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Vehicle fee: 'There's no plan B'

by MADISON HARDY
Staff Writer | October 12, 2020 1:08 AM

With 22 days until the Nov. 3 election — and ballots already being returned to the Kootenai County Elections Department — residents are making their decisions on a $50 local option vehicle registration fee for infrastructure improvements.

That begs the question: What if it fails?

Of the $476 million the State of Idaho raised through Highway Users Revenue in 2019, only $13 million came back to Kootenai County. Our 2.7% sliver of the revenue pie is then split between four highway districts and 13 cities. Highway districts split the money evenly, Kootenai Metropolitan Planning Organization executive director Glenn Miles said, but cities are portioned out by population size.

In 2018, the city of Dalton Gardens received about $1 million to service its roads. By comparison, the city of Coeur d'Alene saw over $20 million. This may seem like a hefty sum, but considering roadway projects like the Government Way expansion several years ago from Hanley to Prairie Avenue cost $10 million, that money does not go a long way.

According to Miles, 98.5% of the local option vehicle registration fee revenue will return to Kootenai County projects, with the remaining 1.5% being retained by the Idaho Department of Revenue for administrative purposes. If passed, initial estimates for first-year revenue returns on the fee are around $7.3 million based on 2019 vehicle data.

"Assuming a 2% annual increase in vehicles between 2021 and 2041, that amount is expected to rise approximately to $11.4 million annually," KMPO data said. "This estimate should provide over $200 million toward implementing the 12 designated projects."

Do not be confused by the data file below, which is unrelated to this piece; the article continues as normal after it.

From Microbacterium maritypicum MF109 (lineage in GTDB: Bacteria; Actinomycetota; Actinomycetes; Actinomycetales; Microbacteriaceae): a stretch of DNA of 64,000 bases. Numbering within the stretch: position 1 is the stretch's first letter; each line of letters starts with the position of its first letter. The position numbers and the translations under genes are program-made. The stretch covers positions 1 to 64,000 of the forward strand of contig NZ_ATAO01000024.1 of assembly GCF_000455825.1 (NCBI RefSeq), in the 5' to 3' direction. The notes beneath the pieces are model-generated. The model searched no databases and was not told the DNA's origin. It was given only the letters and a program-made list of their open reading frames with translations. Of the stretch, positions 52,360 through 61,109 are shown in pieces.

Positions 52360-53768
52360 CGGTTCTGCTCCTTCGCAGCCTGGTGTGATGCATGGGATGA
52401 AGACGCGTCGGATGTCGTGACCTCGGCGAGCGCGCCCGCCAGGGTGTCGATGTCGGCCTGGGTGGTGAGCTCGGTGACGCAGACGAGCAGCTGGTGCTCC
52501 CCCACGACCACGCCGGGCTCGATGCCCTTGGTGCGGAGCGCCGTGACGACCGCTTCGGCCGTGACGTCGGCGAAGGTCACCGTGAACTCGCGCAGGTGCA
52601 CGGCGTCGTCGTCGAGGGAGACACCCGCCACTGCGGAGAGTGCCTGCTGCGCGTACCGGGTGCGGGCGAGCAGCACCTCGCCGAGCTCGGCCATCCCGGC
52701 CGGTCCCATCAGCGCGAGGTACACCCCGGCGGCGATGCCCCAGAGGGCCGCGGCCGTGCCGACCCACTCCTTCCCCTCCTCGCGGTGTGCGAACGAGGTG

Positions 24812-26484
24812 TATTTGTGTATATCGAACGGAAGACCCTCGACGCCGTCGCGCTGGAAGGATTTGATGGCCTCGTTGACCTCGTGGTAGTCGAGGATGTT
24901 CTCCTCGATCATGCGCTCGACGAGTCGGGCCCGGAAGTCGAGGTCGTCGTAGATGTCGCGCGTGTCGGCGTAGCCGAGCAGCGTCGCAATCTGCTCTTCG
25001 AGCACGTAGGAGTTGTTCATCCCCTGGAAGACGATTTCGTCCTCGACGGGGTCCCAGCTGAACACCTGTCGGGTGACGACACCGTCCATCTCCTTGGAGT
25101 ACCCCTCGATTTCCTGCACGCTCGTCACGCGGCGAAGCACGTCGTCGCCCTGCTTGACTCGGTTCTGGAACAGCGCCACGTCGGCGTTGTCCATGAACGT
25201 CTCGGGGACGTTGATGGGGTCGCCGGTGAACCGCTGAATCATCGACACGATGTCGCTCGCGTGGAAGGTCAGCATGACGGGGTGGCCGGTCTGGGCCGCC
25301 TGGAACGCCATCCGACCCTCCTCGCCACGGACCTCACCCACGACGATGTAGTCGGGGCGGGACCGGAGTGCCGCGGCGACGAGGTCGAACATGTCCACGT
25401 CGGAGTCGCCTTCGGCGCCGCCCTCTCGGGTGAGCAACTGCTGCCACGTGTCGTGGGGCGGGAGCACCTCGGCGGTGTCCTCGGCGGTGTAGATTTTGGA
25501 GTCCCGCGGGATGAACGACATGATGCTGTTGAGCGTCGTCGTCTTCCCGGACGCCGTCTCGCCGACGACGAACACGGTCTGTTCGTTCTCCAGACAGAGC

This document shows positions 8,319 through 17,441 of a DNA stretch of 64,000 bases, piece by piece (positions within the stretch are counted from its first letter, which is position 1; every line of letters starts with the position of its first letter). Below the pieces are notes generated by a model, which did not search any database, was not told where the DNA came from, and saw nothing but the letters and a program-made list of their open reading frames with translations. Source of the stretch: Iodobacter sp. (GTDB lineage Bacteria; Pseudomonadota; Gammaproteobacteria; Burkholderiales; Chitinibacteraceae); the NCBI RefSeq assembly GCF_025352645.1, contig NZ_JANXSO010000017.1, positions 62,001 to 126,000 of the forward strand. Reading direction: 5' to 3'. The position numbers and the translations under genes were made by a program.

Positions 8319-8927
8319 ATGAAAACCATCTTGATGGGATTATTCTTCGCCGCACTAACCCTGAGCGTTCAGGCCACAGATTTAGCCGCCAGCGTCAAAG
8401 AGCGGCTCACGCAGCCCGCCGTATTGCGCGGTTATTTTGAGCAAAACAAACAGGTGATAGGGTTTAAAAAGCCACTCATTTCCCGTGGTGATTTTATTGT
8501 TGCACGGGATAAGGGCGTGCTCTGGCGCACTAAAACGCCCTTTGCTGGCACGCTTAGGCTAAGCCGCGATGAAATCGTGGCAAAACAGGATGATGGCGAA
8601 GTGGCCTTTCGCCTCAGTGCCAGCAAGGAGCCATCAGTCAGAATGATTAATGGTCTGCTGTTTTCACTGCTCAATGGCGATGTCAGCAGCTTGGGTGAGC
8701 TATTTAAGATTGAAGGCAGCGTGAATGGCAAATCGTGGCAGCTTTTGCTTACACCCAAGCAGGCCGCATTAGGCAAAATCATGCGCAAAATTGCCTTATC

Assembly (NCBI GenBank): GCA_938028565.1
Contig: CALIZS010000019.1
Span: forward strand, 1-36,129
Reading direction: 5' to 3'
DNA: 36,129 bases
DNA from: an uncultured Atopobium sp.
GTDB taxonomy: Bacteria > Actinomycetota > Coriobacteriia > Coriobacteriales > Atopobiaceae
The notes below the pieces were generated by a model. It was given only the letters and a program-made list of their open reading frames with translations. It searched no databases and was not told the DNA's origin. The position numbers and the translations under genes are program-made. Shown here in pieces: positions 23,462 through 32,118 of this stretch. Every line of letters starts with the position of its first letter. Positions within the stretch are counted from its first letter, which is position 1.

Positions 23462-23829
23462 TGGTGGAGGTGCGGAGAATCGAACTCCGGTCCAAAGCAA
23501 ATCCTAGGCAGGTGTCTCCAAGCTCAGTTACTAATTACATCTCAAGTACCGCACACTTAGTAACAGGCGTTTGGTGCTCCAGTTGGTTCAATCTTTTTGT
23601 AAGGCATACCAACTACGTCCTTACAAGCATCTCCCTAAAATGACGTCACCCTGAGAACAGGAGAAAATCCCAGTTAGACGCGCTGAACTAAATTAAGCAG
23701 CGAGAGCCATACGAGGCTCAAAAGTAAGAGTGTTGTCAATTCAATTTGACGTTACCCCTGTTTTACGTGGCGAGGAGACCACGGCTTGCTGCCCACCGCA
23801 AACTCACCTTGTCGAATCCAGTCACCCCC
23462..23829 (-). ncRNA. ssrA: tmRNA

One of the projects, a two-year $21 million underpass for the Union Pacific and BNSF Railroad lines in Athol, has been talked about by local jurisdictions since 1966, Miles said. Despite 54 years of interest, nothing has been done to move the plan forward because of a lack of funding.

Initially, the project was part of the "Bridging the Valley" plan designed by KMPO in 2005 to separate vehicle and train traffic in the 42-mile corridor between Spokane and Athol. The plan's purpose was to promote economic growth, traffic mobility and safety while providing train whistle noise abatement, Miles said. To date, no substantial funding was collected to complete the goals.

"It's a safety issue as the number of cars and trains crossing the tracks continues to grow," Miles said. "But there is also the amount of delay and backup caused when trains are going through."

The corridor, which passes right through Athol by the city hall building, is frequently used by residents and recreational drivers going to the mountains, Silverwood Theme Park, and Spirit Lake. Recently BNSF has been laying another railroad track to double the number of trains traveling at one time, which Miles said will dramatically increase wait times at crossings and safety concerns.

"I've seen people trying to race down the highway because they see a train and don't wait to wait for it, which can lead to a serious accident," Miles said. "Those trains are over 7,000 feet long, they're going 69 miles an hour, and they can't just stop if someone is in front of them. The train always wins."